Quack Nutritionist – Is Yours?

Whom can you trust for reliable dietary advice? Who's a quack nutritionist? Learn the five red flags that will help you avoid the fakes.

Americans are now spending more than $30 billion annually on weight-loss products and services. “A significant portion of this money goes, unfortunately, to people who have no real education in nutrition and health,” states Jay Kenney, PhD, RD, FACN, Nutrition Research Specialist at the Pritikin Longevity Center® & Spa.

 

“In most states you don’t even need a license to call yourself a nutritionist, which means that anyone, including people with little or no formal education or training, can set up shop as a nutritionist,” warns Dr. Kenney. “It really is a case of ‘buyer beware.’”

There are huge risks, and not just to your wallet. A quack nutritionist may blame a symptom of a serious health problem on the lack of some nutrient and try to sell you a bunch of supplements to correct it. In some cases, time spent fiddling around with such cockamamie cures delays legitimate treatment, allowing a disease to progress to the point where it may do permanent damage to your body.

So whom can you trust for reliable nutrition advice? Always rely on the most qualified professionals in the field of food and nutrition. They are called registered dietitians (RD), like the registered dietitians at the Pritikin Longevity Center in Miami.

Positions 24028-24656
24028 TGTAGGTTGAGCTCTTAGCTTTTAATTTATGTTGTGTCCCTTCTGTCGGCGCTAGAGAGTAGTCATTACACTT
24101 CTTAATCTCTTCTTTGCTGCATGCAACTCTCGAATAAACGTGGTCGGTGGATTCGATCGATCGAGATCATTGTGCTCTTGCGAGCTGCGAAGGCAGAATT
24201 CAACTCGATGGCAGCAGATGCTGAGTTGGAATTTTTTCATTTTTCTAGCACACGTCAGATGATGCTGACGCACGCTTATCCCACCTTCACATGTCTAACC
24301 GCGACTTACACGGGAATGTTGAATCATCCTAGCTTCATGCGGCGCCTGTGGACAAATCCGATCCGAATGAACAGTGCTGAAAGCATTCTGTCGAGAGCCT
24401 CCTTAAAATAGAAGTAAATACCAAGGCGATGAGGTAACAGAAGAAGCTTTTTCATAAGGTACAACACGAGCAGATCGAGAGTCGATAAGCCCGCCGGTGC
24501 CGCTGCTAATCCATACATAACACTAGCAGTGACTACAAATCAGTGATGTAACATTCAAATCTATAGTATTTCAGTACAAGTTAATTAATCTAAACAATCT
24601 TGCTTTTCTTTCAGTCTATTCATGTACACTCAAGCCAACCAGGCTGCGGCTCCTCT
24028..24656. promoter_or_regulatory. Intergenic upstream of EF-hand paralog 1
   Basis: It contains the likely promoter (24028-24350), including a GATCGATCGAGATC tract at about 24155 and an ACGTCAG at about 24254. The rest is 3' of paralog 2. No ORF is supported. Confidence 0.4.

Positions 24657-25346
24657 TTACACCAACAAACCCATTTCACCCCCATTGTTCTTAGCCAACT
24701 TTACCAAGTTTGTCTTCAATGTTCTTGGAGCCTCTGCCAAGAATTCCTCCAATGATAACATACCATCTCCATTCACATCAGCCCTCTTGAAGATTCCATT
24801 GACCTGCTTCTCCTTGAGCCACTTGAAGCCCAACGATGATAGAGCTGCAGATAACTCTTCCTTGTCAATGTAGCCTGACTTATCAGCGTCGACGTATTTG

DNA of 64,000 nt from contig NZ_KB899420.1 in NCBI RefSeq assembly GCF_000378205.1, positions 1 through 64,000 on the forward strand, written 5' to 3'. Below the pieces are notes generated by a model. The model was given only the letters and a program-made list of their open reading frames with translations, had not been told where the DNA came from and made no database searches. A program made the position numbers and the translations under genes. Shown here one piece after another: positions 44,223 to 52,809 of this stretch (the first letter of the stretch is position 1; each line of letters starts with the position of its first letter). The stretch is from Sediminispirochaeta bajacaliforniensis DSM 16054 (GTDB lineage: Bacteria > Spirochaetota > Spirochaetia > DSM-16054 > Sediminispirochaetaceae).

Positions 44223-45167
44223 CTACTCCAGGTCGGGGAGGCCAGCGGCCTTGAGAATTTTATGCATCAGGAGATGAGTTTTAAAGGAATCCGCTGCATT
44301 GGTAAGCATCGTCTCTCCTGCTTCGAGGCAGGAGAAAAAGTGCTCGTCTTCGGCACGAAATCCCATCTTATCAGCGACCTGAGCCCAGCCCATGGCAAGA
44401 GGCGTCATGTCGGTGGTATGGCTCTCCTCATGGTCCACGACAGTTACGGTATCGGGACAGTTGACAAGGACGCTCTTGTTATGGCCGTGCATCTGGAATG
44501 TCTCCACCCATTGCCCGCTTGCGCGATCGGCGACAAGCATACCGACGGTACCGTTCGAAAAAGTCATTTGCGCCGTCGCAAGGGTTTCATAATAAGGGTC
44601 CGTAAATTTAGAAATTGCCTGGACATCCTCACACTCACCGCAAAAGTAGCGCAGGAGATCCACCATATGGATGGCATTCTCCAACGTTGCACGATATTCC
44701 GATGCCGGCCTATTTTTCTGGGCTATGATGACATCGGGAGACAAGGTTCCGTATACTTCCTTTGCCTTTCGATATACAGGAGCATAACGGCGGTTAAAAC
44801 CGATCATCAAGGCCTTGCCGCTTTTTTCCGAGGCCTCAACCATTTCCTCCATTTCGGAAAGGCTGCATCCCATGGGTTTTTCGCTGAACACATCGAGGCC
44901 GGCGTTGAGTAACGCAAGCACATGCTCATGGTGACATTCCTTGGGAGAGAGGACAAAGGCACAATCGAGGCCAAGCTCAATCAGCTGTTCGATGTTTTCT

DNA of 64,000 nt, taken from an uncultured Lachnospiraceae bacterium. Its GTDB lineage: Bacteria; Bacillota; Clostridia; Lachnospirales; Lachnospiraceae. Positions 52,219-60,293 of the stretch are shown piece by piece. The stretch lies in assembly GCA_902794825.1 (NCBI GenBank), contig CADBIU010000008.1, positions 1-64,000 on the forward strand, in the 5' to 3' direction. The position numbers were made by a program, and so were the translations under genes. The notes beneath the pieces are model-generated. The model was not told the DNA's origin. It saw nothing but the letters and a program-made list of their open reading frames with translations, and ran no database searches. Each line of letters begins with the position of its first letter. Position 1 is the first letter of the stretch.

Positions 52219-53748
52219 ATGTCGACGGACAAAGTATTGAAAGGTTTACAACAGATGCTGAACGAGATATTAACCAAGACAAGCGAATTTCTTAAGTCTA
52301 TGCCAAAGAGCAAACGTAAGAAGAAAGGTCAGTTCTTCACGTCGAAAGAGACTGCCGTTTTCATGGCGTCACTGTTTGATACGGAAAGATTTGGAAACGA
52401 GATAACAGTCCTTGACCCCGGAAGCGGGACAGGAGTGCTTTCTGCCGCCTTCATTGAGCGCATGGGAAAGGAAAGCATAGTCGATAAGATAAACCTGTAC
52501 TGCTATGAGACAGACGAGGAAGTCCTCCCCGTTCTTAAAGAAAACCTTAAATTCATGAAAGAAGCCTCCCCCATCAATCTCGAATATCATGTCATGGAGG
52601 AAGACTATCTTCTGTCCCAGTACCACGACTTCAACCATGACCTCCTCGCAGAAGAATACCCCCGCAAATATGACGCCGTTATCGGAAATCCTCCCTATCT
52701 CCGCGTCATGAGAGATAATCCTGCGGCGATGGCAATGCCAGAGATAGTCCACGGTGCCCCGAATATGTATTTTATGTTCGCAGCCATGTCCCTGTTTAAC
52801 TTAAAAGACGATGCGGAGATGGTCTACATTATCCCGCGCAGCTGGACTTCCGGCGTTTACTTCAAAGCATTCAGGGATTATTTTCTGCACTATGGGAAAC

RDs (the Real Deal)

Registered dietitians in the U.S. must meet the following criteria to earn the RD credential:

  • Receive a bachelor’s degree from a U.S. regionally accredited university or college and course work approved by the Commission on Accreditation for Dietetics Education of the American Dietetic Association (ADA).
  • Complete a CADE-accredited supervised practice program at a health-care facility, community agency or a foodservice corporation or combined with undergraduate or graduate studies. Typically, a practice program will run six to 12 months in length.
  • Pass a national examination administered by the Commission on Dietetic Registration.
  • Complete continuing professional educational requirements to maintain registration.

RDs at Pritikin

When visiting Pritikin, you can schedule one-on-one appointments with one of the Center’s RDs.  It’s the best place to do so because the RDs at Pritikin have full knowledge of your health history as well as practical Pritikin skills, like grocery shopping, restaurant eating, and cooking. They can design an eating plan that is not only the healthiest for you but also the most doable for your lifestyle.

The Pritikin RDs have also completed advanced training and hold graduate degrees in their fields.

RDs at Home

If you’re looking for a registered dietitian upon your return home from Pritikin, “do be careful, especially if you’re a vegetarian or are interested in finding support for our program, because conservative attitudes still prevail among many registered dietitians,” warns Kimberly Gomer, Director of Nutrition at Pritikin.

“Some dietitians still think, for example, that a healthy low-fat or vegetarian-based diet may not be nutritionally adequate, which is really a shame because a low-fat or vegetarian-style diet that follows Pritikin recommendations has plenty of variety and is full of the nutrients our bodies need. And some foods, like artery-clogging red meat and cheese, should not be eaten ‘in moderation’ – in fact, the less, the better.”

One convenient way to find a bona fide RD on the homefront is to go online to the American Dietetic Association (www.eatright.org) and click on the link “Find a Nutrition Professional.”  There you can type in your zip code and receive a list of registered dietitians nearest your home who are members of the ADA and conduct individual counseling. If you prefer to get this information by phone, call the ADA at 800.877.1600, extension 5000.